Coronavirus: US detects its 14th confirmed case as CDC finds that some of its diagnostic test kits are faulty
The CDC, which had earlier developed test kits to diagnose the infection, began dispatching about 200 testing kits to labs across the US and 200 more to over 30 other countries last week
The US confirmed its 14th coronavirus case and as the Centers for Disease Control and Prevention (CDC) prepares for the worse, it found out that some of its test kits -- shipped to labs across the country and around the world --are flawed.
The CDC, which had earlier developed test kits to diagnose the infection, began dispatching about 200 testing kits to labs across the US and 200 more to over 30 other countries last week. Each kit, they said, could test about 700 to 800 samples.
As part of the routine, labs that received these kits conducted quality control tests before using it on actual patients. Some of these checks --meant to check whether they were working properly -- failed. Some labs reported “inconclusive” results from the test, the CDC explained during a press briefing.
At the moment, however, it is unclear how many of those shipped need fixing. The CDC is already in talks with the states to correct the issues in the testing kits, Dr. Nancy Messonnier, the director of CDC's National Center for Immunization and Respiratory Disease said. "During a response like this, we know things may not always go as smoothly as we like."
A few states found no errors in the quality control checks. The Illinois Department of Public Health, which found no trouble, will begin using the test kits on suspected patients.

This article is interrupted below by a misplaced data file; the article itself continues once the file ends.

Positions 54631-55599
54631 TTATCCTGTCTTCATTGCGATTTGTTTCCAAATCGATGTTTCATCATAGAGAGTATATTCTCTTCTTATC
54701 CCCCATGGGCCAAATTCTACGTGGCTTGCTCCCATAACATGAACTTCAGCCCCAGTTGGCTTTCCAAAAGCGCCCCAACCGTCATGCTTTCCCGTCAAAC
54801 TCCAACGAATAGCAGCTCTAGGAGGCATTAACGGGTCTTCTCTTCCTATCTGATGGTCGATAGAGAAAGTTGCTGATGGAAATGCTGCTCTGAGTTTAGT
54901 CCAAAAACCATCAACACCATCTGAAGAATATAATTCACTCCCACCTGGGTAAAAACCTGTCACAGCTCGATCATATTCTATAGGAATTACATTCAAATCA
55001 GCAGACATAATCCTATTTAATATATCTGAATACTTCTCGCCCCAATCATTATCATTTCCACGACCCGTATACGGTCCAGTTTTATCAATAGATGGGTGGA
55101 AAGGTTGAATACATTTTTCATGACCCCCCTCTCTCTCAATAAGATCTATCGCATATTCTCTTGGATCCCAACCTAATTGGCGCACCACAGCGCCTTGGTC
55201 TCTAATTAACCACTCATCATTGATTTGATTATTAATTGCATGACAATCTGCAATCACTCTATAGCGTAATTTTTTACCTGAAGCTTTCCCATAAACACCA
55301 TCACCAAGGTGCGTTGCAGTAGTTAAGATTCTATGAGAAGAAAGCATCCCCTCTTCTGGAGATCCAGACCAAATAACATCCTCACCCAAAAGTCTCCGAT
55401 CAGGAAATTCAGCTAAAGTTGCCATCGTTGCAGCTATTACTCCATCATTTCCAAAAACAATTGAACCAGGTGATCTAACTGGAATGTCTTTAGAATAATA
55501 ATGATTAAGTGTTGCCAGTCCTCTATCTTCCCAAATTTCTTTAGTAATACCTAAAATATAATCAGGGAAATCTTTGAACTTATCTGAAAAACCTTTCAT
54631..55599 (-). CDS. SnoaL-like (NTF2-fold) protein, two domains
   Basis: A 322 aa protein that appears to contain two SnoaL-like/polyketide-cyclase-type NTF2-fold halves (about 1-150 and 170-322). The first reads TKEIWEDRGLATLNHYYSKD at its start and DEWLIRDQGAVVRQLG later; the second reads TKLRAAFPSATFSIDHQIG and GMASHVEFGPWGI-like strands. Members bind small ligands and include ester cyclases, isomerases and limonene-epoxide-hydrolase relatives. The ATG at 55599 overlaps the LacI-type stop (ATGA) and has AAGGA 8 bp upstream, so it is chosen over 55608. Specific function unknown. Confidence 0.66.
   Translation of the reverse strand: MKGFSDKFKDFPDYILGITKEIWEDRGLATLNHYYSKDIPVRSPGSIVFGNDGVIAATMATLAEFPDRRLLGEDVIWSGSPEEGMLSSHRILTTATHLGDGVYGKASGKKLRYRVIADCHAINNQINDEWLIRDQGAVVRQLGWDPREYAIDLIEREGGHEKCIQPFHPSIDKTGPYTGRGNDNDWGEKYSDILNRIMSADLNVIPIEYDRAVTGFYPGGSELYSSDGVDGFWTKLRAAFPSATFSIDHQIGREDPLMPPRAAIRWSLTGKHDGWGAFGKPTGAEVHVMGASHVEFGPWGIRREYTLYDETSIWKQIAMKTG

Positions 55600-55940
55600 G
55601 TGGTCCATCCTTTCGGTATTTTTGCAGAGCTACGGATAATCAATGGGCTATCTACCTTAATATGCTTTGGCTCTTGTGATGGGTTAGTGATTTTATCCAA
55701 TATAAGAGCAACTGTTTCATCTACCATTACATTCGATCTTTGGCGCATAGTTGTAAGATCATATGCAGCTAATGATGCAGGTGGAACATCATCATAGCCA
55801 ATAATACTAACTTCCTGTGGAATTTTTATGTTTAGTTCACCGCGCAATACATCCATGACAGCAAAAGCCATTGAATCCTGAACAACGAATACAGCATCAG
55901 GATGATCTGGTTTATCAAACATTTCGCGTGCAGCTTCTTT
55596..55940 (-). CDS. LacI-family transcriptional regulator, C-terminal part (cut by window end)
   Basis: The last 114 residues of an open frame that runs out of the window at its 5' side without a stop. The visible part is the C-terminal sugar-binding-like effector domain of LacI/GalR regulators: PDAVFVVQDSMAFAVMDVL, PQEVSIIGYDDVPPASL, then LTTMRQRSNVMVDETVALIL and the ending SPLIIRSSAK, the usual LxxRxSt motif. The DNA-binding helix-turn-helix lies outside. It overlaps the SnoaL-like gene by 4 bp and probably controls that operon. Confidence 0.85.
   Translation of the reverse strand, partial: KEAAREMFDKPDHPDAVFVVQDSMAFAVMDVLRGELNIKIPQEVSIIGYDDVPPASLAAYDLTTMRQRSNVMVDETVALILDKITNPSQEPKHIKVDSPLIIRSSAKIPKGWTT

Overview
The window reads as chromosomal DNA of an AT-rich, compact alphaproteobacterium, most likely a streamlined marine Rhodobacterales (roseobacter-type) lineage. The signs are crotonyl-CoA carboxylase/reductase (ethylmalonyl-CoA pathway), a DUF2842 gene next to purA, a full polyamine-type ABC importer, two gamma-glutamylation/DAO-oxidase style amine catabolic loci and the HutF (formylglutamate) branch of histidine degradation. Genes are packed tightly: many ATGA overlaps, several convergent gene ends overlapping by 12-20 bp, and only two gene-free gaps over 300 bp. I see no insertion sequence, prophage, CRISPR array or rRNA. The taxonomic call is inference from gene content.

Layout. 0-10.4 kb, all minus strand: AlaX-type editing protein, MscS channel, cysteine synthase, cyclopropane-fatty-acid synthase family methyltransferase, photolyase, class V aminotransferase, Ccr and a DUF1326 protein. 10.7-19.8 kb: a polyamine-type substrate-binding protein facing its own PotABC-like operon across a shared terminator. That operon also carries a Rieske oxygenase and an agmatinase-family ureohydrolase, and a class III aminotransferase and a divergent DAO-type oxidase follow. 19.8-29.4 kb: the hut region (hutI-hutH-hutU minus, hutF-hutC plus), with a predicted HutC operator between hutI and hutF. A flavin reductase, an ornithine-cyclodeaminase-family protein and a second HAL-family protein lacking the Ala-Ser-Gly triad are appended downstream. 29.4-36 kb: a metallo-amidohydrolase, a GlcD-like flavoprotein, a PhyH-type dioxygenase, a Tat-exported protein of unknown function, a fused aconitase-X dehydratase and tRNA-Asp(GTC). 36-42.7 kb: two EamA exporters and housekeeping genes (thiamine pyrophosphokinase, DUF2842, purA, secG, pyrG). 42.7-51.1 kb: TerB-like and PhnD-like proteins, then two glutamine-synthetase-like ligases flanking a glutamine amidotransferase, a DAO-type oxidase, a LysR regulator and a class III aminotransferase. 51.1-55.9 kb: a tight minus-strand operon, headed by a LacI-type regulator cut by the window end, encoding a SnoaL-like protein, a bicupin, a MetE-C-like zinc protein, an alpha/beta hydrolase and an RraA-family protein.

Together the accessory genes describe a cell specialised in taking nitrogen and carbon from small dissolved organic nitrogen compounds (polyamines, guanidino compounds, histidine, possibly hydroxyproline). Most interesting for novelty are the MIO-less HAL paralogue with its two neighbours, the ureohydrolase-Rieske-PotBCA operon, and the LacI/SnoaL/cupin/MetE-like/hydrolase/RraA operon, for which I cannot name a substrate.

The CDC also added that their test kit was unrelated to a previous diagnostic error. A labeling mix-up resulted in the release of an infected patient from quarantine in San Diego, California.
The sample the patient gave was never run through the diagnostic test, Messonnier said. The team, however, ran the test again within 24 hours of the "mishap", during which the patient was found to be infected with the coronavirus.
"The mishap was unfortunate but we have corrected this from happening again in the future by adding additional quality control," Messonnier added.
Currently, China's Hubei province saw 242 additional deaths on Wednesday, February, 12, -- twice as many as on the previous day. The virus has killed more than 1,300 people and infected over 60,000 people worldwide.
In response to the growing numbers, the CDC is stocking up its resources: medical supplies, such as masks and gloves, to ensure enough is available in case of an outbreak here. However, the CDC does not currently recommend the use of facemasks by the general public.